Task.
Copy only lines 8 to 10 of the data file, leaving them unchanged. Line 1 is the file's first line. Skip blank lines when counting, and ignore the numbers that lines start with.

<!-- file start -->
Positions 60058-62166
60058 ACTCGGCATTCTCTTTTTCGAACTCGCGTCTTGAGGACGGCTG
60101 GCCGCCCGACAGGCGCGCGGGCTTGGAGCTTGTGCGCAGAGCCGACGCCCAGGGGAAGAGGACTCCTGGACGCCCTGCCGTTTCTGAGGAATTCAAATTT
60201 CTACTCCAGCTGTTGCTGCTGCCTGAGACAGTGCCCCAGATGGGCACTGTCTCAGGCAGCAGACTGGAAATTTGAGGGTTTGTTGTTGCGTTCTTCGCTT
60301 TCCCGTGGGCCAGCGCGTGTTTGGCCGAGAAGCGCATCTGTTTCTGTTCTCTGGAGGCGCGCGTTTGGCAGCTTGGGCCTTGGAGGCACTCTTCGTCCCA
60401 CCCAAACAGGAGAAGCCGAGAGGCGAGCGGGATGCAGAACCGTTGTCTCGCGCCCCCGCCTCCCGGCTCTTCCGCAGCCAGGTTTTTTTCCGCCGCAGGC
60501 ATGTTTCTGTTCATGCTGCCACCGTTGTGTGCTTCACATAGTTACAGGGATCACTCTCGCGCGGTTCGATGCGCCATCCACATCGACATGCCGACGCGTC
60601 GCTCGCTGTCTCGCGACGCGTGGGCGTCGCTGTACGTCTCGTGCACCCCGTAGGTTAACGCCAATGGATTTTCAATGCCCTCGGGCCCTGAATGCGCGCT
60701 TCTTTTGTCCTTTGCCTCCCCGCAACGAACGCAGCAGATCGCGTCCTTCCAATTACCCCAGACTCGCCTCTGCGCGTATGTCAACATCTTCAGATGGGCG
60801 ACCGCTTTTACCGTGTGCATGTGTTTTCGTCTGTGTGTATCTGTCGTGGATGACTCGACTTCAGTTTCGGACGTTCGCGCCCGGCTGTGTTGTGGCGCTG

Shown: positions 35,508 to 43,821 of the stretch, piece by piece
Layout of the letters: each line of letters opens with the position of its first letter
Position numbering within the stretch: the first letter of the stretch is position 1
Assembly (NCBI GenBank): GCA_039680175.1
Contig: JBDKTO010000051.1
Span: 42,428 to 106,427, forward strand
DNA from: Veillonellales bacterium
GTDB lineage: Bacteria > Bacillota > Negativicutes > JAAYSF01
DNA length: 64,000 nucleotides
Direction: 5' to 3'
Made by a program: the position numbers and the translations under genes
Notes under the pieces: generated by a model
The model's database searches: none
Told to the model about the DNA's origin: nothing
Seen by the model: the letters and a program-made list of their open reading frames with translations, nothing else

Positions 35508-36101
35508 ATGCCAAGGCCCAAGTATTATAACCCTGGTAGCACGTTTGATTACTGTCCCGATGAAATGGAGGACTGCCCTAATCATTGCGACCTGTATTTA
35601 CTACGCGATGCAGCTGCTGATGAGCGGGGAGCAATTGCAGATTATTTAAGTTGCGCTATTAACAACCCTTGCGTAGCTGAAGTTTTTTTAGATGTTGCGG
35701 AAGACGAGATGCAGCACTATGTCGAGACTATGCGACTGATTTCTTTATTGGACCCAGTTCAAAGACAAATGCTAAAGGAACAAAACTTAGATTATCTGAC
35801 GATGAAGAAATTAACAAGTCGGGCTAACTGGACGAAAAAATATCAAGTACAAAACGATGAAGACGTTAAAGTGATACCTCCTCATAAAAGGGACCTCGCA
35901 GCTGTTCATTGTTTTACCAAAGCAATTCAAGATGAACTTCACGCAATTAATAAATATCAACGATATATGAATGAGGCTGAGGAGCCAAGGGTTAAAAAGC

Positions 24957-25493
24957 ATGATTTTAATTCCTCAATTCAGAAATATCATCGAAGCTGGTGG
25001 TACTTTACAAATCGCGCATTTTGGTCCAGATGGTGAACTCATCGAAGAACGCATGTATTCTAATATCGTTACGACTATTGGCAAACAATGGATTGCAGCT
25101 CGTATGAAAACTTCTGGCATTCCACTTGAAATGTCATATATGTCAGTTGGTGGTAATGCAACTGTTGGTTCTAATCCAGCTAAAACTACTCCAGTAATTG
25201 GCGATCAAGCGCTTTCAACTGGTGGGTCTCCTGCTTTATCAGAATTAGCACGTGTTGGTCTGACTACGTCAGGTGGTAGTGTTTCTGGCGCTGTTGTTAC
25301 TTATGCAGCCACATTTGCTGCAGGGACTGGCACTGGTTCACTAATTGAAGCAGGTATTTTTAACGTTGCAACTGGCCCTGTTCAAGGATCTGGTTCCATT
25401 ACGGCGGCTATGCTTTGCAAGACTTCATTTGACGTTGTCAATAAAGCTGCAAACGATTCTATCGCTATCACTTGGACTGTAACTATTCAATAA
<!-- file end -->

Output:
60601 GCTCGCTGTCTCGCGACGCGTGGGCGTCGCTGTACGTCTCGTGCACCCCGTAGGTTAACGCCAATGGATTTTCAATGCCCTCGGGCCCTGAATGCGCGCT
60701 TCTTTTGTCCTTTGCCTCCCCGCAACGAACGCAGCAGATCGCGTCCTTCCAATTACCCCAGACTCGCCTCTGCGCGTATGTCAACATCTTCAGATGGGCG
60801 ACCGCTTTTACCGTGTGCATGTGTTTTCGTCTGTGTGTATCTGTCGTGGATGACTCGACTTCAGTTTCGGACGTTCGCGCCCGGCTGTGTTGTGGCGCTG